“From the beginning we wanted to promote a thoughtful discussion about the environmental implications of biofuels,” explains Clifford Duke, the director of science programs for the ESA. “But when we started planning the conference we weren’t sure if the issue would remain salient over the roughly year and a half we thought it would take to do the planning for the conference.” Then, about two weeks before the conference, which was held on March 10, two papers were published in the journal Science that raised concerns about the carbon debt that could potentially be linked to biofuels production.

The ESA’s Ecological Dimensions of Biofuels conference provided a timely forum for discussing the sustainability of biofuels production systems and the means by which biofuels industries, particularly the emerging cellulosic ethanol industry, can grow and prosper while promoting environmental stewardship. The one-day event was followed by a two-day workshop where 50 scientists, including ecologists, soil scientists, economists, water quality experts, botanists and microbiologists, were invited to discuss the issues that emerged from the conference. These workshop discussions culminated in a policy paper that was recently published in the journal Science.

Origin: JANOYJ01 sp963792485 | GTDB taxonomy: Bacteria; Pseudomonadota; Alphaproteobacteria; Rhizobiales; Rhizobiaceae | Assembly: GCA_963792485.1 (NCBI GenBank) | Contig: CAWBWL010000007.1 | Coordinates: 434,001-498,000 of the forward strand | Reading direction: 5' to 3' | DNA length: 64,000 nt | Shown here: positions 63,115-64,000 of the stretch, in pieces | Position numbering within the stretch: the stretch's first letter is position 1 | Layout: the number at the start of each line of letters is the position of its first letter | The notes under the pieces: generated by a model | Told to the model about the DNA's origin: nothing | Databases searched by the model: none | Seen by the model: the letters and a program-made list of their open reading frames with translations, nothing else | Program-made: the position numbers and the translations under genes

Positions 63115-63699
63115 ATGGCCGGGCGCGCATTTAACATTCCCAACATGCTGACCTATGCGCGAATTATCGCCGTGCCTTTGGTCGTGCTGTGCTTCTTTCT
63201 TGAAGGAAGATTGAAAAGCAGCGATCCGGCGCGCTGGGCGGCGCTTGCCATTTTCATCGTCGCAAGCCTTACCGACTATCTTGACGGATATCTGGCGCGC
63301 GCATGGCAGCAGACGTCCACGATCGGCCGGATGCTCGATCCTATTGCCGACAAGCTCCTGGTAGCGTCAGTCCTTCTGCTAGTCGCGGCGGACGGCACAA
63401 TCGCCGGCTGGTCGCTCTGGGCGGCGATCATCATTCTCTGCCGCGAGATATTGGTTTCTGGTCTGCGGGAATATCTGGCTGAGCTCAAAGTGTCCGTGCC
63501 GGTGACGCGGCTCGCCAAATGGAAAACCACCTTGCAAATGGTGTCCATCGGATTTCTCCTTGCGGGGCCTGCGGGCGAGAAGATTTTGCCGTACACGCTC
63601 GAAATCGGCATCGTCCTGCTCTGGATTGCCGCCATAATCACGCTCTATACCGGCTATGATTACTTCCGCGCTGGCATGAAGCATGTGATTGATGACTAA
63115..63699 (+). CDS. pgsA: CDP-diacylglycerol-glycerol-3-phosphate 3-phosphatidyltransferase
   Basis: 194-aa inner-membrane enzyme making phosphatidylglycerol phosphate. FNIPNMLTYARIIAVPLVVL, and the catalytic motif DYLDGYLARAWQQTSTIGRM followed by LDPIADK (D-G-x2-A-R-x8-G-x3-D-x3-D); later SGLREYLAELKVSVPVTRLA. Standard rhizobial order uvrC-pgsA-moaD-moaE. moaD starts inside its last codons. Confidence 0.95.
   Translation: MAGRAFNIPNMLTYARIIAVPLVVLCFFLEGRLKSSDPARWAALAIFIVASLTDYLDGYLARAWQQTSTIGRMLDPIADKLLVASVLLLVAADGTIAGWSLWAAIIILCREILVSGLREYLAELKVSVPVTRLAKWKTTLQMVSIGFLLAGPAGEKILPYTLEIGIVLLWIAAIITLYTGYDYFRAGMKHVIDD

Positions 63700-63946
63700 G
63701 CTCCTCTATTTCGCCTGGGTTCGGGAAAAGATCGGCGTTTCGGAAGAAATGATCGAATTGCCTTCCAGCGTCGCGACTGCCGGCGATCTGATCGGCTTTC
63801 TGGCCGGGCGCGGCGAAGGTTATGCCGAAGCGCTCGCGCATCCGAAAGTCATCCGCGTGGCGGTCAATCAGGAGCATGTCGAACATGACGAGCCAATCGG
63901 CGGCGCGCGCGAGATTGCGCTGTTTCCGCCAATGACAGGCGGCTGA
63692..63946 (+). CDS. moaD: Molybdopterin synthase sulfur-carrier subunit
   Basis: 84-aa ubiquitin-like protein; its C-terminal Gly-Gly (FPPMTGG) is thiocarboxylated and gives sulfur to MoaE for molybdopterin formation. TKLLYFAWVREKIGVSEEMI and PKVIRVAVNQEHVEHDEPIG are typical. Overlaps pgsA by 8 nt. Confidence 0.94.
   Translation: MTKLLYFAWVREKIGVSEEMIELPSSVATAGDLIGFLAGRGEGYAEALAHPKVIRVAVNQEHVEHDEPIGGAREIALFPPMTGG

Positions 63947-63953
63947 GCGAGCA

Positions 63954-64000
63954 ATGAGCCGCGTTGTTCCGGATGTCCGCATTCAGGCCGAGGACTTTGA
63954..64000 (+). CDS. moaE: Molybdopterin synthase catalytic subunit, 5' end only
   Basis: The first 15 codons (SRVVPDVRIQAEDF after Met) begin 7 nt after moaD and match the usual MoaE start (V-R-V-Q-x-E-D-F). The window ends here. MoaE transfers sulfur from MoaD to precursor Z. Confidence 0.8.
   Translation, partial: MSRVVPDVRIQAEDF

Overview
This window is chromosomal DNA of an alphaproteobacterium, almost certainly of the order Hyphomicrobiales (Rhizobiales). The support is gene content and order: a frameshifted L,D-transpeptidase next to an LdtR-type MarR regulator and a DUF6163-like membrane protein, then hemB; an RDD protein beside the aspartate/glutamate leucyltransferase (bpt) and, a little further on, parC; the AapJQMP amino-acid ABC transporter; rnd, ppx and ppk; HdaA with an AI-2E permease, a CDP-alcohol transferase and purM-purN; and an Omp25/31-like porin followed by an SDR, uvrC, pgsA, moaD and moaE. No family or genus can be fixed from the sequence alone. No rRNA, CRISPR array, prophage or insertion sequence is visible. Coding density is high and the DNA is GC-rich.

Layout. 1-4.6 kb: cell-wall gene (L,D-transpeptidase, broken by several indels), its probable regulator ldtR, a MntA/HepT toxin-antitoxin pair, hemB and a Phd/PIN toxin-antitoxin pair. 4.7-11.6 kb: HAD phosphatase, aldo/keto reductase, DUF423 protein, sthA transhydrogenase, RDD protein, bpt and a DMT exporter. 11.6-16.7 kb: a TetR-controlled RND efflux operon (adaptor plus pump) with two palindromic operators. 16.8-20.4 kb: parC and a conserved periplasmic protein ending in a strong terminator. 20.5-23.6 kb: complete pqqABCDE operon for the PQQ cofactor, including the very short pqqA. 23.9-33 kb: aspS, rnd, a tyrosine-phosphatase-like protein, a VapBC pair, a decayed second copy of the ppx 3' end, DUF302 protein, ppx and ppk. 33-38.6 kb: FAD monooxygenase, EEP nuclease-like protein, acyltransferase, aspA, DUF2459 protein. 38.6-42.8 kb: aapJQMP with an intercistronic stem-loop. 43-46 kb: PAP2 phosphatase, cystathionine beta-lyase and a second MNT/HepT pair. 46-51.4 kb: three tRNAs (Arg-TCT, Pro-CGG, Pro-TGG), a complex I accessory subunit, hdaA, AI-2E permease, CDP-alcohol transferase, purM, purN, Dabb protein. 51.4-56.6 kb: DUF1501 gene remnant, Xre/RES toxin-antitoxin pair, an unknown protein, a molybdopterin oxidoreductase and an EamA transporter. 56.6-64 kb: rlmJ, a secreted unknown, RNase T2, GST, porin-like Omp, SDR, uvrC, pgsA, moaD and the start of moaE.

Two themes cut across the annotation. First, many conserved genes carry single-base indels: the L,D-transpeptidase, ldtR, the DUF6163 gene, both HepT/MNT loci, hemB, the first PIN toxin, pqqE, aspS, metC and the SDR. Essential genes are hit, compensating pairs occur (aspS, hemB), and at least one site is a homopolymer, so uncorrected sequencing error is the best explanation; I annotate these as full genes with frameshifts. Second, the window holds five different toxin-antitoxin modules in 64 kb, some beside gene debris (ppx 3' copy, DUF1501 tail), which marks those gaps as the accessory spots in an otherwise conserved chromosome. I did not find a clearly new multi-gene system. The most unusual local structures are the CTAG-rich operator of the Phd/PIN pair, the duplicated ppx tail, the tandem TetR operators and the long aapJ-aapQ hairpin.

In that paper, 23 of the workshop participants explained how the explosion of grain-based biofuels production systems and conventional management practices has caused environmental harm, including increased soil erosion, loss of biodiversity, and the leaching of fertilizer nutrients such as nitrogen and phosphorus from soil to ground and surface waters. These effects stem from policies that promote action before the consideration of consequences. The authors point out that the 2007 mandate for 36 billion gallons of renewable fuels by 2022 and the subsidies for both refiners and growers as stipulated in the 2008 Farm Bill will encourage the same acceleration and adoption of production systems before the environmental impacts of these systems are properly vetted.

For example, “To get maximal yield, farmers may apply maximum amounts of fertilizer, which can exacerbate a nutrient-loss problem,” says Andrew Sharpley, a water quality researcher at the University of Arkansas and a contributor to the Science paper. “The crop may not be grown on lands that are most suited to it. These policies may encourage a shift away from rotating crops to a monoculture,” he says, and there is a potential for increased use of water. “All of this could impact the quality and quantity of water in the long run.”